Agrison to pay penalty and compensation for misleading tractor buyers

Share on facebook
Share on twitter
Share on linkedin
Share on whatsapp
Share on email

The Federal Court has ordered AA Machinery Pty Ltd (trading as Agrison) to pay a penalty of $220,000 after it admitted making false or misleading representations to customers

Agrison admitted to The Federal Court misleading representations about the warranties and after-sales services, in breach of the Australian Consumer Law.

The Court also ordered Agrison to pay redress to four consumers that bought tractors or wheel loaders, which will amount to approximately $64,000.

Agrison admitted it made false or misleading representations that its tractors came with a five-year nationwide warranty and that, if the tractor was defective, Agrison would provide a replacement for all defective parts at no cost to the consumer for five years. However, not all parts were covered for five years or at all and the full cost was not covered. 

Agrison also admitted it misled consumers by representing that it had a national service network accessible throughout Australia, and that customers would be able to obtain all necessary spare parts for tractors within a reasonable time if and when required. However, Agrison did not have a national service network and had no reasonable grounds for making the claim about spare parts.

“The ACCC took court action after it received complaints from consumers who had experienced multiple significant failures with their tractors, such as faulty hydraulics, brakes failing and parts such as wheels falling off,” ACCC Chair Rod Sims said. 

“Consumers rely on the representations made to them when they are looking to buy agricultural machinery, and the warranties given by the supplier and reliability of aftersales service are critical factors for consumers making these expensive purchases.”

Justice Murphy said that “Agrison’s conduct was deliberate and it was not isolated, having occurred over several years.”

The Court also ordered Agrison not to make any future unqualified representations about the scope or term of the warranty. Agrison was also ordered to publish a corrective notice on its website, outlining the outcome of the ACCC’s action.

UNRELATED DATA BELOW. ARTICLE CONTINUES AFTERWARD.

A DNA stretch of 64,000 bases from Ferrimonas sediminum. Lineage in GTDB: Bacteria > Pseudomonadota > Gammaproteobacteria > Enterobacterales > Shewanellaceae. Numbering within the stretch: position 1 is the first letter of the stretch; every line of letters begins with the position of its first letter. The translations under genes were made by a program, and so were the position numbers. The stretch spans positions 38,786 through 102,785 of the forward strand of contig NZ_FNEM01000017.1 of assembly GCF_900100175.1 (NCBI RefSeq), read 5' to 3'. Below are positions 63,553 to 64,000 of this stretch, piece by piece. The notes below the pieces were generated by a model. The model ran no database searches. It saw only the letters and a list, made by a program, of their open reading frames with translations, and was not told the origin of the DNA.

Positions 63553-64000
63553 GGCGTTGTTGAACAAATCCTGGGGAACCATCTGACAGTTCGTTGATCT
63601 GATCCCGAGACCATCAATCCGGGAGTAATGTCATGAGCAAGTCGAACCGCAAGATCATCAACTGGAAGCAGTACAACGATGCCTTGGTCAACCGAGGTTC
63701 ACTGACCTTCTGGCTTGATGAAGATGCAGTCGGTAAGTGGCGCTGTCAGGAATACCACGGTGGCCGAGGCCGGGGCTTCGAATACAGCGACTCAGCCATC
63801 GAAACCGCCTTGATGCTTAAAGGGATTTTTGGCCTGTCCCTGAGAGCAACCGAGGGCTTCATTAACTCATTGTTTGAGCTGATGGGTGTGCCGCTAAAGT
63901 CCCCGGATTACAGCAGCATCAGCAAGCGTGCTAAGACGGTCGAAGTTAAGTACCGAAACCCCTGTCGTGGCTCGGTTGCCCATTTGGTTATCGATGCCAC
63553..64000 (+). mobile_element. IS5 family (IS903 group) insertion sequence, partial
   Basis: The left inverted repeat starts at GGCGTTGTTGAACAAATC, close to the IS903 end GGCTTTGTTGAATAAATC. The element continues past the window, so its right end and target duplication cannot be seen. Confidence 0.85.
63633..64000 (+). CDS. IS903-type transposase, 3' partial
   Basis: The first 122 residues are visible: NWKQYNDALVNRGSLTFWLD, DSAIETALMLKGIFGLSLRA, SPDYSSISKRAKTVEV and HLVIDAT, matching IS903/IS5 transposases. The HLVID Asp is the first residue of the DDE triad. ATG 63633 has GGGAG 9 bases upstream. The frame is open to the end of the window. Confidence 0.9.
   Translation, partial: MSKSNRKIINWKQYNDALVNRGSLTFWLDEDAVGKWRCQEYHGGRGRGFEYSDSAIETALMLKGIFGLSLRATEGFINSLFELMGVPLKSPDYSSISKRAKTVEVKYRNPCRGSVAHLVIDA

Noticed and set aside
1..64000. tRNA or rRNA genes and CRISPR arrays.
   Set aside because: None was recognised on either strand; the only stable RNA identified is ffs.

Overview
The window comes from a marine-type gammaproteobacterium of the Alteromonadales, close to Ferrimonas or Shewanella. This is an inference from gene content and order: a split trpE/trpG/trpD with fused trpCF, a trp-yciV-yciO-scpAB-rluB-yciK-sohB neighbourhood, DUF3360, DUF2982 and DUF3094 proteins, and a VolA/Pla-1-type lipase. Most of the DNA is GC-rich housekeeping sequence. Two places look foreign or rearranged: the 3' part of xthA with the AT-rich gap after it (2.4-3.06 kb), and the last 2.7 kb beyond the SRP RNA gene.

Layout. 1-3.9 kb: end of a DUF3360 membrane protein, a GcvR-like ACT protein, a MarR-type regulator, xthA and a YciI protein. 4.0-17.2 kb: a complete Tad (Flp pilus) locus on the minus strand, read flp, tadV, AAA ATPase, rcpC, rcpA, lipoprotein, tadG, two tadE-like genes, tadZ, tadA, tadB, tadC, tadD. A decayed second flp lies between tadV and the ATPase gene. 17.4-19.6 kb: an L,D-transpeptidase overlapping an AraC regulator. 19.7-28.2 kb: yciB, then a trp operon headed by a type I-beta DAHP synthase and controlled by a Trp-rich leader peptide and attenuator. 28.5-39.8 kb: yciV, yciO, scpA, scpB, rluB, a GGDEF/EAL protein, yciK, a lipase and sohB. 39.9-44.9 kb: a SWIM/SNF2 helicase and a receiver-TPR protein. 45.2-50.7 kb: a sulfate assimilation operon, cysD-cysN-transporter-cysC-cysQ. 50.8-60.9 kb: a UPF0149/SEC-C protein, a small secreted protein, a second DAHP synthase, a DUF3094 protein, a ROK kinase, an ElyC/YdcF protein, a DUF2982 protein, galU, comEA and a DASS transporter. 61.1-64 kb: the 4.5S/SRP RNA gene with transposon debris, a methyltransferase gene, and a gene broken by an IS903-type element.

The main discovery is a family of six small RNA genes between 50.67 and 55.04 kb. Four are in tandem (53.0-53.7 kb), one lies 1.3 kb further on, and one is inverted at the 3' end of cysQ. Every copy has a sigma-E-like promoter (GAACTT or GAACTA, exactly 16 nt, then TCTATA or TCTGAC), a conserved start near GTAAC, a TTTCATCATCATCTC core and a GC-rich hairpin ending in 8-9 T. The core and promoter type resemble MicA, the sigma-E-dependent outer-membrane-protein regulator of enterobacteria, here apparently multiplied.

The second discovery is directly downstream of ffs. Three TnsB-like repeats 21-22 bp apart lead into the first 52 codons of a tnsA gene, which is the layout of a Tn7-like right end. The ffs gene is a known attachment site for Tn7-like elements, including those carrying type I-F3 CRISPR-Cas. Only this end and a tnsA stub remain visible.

“This case is a reminder for all businesses that they cannot make representations about their warranties and after sales services without the ability to back up their claims,” Mr Sims said.

“We were concerned that when customers approached Agrison to resolve their complaints, they were unable to contact Agrison, struggled to have their product fixed under warranty and were unable to access the promised national service network or spare parts.”

In addition to the court orders, Agrison and its sole director, Mr Volkan “Nick” Yokus, also provided the ACCC with a court-enforceable undertaking.

The undertaking prevents Mr Volkan (Nick) Yokus from being involved in any other business that sells tractors for five years, without the ACCC’s consent.

Under the undertaking, Agrison is required to set up an electronic complaints system and provide a report on complaints received and the steps it has taken to resolve them to the ACCC. Any consumers affected by Agrison’s misrepresentations should contact Agrison to resolve their complaint.

Agrison will also conduct Australian Consumer Law compliance training for its staff.

A copy of the undertaking is printed below.

If you want to know what customers have experienced dealing with Agrison, log onto recent product reviews, here.

Background to Agrison

Agrison is a supplier of a range of agricultural equipment to Australian consumers, including several models of Agrison branded tractors and wheel loaders, ranging in price from $18,000 to $60,000. The business is based in Victoria but sells and delivers tractors nationally. Agrison’s sole director is Mr Volkan (Nick) Yokus.